ricey2

Truth be told, I really dislike labels, especially when it comes to diet. I don’t like being pigeonholed into one specific category, and having to follow the guidelines of what is expected and outlined within that categorization. I’m a free spirit, I follow no rules!

Which is why it’s kind of frustrating to constantly be asked about my white rice consumption. Isn’t white rice bad? Won’t it spike your blood sugar? But isn’t brown rice healthier than white rice?

The answer to all of these questions is a resounding NO.

And my favorite question: is that paleo?!

I advocate eating what your ancestors ate, whether that’s 100,00 years ago or 100 years ago is up to you. There is huge power in ancestral knowledge, these people knew (without needing doctors or studies to tell them) which foods were healthy, they knew that a pregnant woman or growing child needed nutrient dense animal fats, they knew there was value in the whole animal, organs and all, not just the muscle meat, they knew to make broth from the bones, which is one of the most healing foods on earth.

And they knew to eat white rice. Have you even wondered why Asian countries have eaten white rice for thousands of years, not brown?

Because brown rice is full of phytates and lectins, which bind to vitamins and minerals and prevent them from being absorbed. Here’s an excerpt from my upcoming ebook (which you should totally join my mailing list to get updates about, because it’s going to be awesome):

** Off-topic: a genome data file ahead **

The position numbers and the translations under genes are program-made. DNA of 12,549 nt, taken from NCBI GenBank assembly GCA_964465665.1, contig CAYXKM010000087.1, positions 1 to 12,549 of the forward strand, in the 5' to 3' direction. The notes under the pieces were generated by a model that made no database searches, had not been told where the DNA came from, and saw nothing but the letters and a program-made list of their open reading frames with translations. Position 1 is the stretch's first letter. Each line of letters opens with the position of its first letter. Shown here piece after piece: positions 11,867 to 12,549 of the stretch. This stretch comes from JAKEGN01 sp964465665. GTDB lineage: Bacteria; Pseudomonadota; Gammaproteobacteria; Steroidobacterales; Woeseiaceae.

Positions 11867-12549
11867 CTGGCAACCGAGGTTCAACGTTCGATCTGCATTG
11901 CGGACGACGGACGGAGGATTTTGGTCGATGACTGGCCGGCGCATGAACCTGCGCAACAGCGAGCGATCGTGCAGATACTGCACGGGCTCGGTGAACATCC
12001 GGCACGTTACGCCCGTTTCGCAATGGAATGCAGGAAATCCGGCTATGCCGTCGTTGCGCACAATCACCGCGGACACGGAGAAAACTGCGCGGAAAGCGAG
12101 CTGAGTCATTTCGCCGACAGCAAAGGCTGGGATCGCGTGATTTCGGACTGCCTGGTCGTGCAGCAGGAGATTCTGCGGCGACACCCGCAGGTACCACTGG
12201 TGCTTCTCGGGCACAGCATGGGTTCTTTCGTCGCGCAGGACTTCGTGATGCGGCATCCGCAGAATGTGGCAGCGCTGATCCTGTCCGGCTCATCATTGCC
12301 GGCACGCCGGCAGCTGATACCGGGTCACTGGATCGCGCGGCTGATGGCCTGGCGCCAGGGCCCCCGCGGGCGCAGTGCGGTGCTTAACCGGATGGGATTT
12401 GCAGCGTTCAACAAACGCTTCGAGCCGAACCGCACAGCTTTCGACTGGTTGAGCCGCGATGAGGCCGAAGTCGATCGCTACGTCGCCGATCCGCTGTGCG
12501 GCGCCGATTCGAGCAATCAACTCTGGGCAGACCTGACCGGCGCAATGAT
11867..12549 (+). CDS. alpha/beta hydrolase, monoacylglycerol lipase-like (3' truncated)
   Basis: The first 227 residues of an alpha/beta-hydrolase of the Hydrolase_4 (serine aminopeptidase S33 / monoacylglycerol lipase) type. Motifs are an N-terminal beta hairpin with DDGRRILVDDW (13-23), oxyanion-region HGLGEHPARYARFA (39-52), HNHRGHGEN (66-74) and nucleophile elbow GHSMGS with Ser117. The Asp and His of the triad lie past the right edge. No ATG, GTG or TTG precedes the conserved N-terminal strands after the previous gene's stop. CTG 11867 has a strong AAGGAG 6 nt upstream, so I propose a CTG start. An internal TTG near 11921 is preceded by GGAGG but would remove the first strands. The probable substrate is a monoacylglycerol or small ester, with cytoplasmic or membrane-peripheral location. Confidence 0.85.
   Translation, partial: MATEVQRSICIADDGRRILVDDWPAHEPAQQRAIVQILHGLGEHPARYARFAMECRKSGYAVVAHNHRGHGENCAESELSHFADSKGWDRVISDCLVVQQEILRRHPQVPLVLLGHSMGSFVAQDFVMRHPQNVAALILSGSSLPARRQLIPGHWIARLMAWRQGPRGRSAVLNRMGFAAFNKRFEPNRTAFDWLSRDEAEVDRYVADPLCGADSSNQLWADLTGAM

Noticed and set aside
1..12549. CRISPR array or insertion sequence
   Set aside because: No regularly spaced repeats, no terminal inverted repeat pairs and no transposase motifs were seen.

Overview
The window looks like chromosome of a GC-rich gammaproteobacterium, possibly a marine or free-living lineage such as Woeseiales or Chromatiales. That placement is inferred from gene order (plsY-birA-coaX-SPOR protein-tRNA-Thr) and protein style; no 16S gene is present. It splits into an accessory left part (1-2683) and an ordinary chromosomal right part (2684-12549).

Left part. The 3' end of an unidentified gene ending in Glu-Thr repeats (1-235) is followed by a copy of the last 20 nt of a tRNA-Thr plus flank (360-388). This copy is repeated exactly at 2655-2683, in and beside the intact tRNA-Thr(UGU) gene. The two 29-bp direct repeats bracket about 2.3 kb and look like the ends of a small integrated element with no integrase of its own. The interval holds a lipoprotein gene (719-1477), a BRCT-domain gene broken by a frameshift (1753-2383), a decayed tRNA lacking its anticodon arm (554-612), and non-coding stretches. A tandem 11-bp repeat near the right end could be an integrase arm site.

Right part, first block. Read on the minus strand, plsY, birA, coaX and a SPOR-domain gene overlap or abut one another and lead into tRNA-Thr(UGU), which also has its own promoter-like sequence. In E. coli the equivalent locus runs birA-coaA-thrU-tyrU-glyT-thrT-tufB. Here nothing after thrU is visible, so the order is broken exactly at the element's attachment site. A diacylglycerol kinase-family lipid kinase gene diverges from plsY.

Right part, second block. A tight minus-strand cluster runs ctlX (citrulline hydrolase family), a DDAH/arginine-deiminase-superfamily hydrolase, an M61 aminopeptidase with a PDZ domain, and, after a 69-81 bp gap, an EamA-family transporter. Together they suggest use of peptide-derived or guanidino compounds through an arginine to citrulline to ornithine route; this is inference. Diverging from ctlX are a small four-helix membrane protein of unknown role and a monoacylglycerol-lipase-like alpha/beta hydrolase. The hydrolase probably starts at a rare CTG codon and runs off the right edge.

Phytates are anti-nutrients found in grains and legumes. Phytates, or phytic acid, binds to minerals like zinc, copper, iron, magnesium, niacin and calcium, preventing them from being absorbed.

Phytic acid also inhibits pepsin, the enzyme needed to properly break down protein as well as amylase, the enzyme needed to break down sugar. So not only does phytic acid prevent nutrient absorption, it interferes with proper digestion.

But isn’t brown rice more nutrient dense than white? No. And let me be clear: I don’t eat rice because of it’s nutrient profile, rice in general is not a good source of vitamins or minerals. Rice is an easily absorbable form of glucose, which is why I usually eat it after a workout. While brown rice is slightly higher on the vitamin and mineral front, you have to consider that it is loaded with phytates, meaning these vitamins and minerals are not being absorbed.